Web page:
Kanye West has never been one to keep quiet about, well, anything. From his comments (who are we kidding: rants) about George W. Bush and Taylor Swift to his recent Nike diss track, Yeezy might be better known by the general public for his loudmouth leanings than his artistic pursuits.

Of course, fans of the Chicago rapper have long accepted his occasionally abrasive personality as part of the total Kanye West package; a package that has produced some of the most critically acclaimed rap records of the 2000s. While his outspoken celebrity often leaks into his verses (“Richer than white people with black kids/ Scarier than black people with ideas”), in recent years his music has played sideshow to the center ring of public spectacle he regularly entertains.

But just one month in, 2016 seems ready to return the public’s attention to Kanye’s music — in exactly one week, the rapper/producer/designer/Kardashian husband will release his seventh studio album, the long-awaited Waves.

If the name sounds unfamiliar to you, it’s because it is. In fact, Kanye only announced the album name on Jan. 26, a mere two weeks before its release.

Well, the album’s new name, that is: Waves was previously titled Swish and before that, in early 2015, So Help Me God.

In the almost one year since the announcement of So Help Me God, nearly everything about the album has changed — from the title to the songs to the featured guests, everything is different. Which isn’t uncommon for artists to do — Nirvana’s Nevermind was originally called Sheep. But what makes these changes unique is the public way they’ve taken place: Thanks to Twitter, a handwritten, constantly changing track list (signed by everyone in the studio) and Kanye’s willingness to put it all out there, his fans have gotten a glimpse into the creative process of the hip-hop genius they admire.

Kanye’s 2013 album Yeezus shared some of the same “thrown-together” tendencies of Waves‘ turbulent album cycle, but without much of the Internet observation. Superstar producer Rick Rubin, who worked on Yeezus, described Kanye’s process in a Genius annotation of the rapper’s 2014 song “Only One.”

“Kanye is a combination of careful and spontaneous,” he wrote. “He’ll find a theme he likes quickly, and then live with that for a while, not necessarily filling in all the words until later. At the end, he’ll fill in all the gaps.”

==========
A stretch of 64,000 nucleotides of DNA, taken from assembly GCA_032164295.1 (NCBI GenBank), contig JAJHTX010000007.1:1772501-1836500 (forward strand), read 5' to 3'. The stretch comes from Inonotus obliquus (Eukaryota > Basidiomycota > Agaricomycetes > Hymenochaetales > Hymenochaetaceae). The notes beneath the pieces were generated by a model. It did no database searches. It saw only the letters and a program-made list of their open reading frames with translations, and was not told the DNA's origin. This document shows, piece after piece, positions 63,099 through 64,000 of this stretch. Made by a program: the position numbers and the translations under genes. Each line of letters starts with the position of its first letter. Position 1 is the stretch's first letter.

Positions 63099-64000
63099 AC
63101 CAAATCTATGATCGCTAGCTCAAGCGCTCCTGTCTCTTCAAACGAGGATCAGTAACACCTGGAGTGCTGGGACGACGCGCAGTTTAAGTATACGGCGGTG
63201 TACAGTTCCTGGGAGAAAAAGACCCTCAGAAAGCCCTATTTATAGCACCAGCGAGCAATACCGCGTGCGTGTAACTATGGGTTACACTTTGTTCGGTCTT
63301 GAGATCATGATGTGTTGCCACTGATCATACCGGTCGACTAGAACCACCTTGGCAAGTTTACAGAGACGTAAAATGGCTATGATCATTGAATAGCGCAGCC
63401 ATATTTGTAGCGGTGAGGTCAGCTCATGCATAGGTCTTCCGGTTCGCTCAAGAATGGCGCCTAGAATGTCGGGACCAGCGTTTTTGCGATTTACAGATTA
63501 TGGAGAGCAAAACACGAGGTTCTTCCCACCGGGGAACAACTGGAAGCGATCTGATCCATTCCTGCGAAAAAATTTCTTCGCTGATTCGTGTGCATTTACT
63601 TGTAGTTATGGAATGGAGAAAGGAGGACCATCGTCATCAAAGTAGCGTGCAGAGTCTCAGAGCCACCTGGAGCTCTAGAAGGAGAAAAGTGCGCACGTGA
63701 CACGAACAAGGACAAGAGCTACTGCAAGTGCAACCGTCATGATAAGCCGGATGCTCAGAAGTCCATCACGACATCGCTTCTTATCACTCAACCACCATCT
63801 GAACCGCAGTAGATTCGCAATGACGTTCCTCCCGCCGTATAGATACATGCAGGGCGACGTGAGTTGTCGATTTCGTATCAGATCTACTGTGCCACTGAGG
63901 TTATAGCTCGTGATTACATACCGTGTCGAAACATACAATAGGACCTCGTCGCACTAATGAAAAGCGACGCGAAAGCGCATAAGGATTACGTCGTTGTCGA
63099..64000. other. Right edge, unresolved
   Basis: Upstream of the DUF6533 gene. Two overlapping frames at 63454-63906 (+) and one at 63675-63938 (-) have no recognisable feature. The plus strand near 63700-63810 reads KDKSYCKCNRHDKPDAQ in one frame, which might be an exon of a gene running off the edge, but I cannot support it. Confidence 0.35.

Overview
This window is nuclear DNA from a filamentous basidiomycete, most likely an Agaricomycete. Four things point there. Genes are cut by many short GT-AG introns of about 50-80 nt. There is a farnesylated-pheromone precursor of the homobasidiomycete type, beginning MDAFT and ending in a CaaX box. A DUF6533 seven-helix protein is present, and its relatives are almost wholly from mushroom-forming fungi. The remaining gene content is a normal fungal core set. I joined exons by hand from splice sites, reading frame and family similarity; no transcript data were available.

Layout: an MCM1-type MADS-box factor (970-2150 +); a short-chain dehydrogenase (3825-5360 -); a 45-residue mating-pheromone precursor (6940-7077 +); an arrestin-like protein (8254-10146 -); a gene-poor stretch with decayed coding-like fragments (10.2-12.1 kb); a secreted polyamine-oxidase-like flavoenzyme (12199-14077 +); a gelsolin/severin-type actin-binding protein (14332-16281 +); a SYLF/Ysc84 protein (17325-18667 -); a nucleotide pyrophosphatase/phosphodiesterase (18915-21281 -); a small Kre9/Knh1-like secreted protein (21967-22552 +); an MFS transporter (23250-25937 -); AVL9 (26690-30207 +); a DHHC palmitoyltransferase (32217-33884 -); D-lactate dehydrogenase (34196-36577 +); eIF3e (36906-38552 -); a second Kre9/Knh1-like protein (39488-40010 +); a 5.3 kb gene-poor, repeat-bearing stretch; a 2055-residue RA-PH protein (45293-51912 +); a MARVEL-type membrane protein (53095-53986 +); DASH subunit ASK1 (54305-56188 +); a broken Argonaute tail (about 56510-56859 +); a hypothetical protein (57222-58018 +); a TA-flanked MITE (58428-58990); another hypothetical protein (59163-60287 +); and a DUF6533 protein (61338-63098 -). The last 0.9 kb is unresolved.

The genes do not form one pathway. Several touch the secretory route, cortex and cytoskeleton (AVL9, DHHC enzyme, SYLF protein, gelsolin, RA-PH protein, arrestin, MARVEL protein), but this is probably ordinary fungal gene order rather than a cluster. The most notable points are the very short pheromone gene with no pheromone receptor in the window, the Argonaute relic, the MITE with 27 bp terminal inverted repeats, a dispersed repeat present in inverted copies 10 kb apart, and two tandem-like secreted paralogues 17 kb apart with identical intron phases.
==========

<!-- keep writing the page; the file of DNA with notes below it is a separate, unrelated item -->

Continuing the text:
It’s a work ethic that has become extremely apparent in the buildup to Waves‘ release: an album that’s been planned for years but has seemingly come together in the past several weeks.

“Real Friends,” the album’s first true single (following the anti-Nike freestyle “Facts”), was a reflective musing on fame and family, a return to form for the rapper after a shoddy 2015. Its shimmering boom-bap instrumental was a timeless backdrop for introspective verses that could have been pulled straight from Late Registration.

But the song most indicative of Kanye’s creative process is the Kendrick Lamar featuring “No More Parties in LA.” Featured briefly in footage from the Stones Throw Records documentary Our Vinyl Weighs a Ton, the Madlib-produced track has existed in some form since 2010. But Kanye’s three-minute monster of a verse is hardly that old — according to Kim Kardashian, he wrote the entire thing on a flight to Italy. It’s this blend of preparation and spur-of-the-moment inspiration that informs Kanye’s best work.

As consumers, music fans are generally given a final product and told to enjoy it. With Waves, you’re getting a whole lot more than that — through social media and his music, Kanye is inviting the world into his process of creating, rather than just the final creation. And with an artist like Kanye, who’s certainly not afraid of tweeting his mind, the only thing more exciting than hitting play on a new album is watching it come together in front of your own eyes.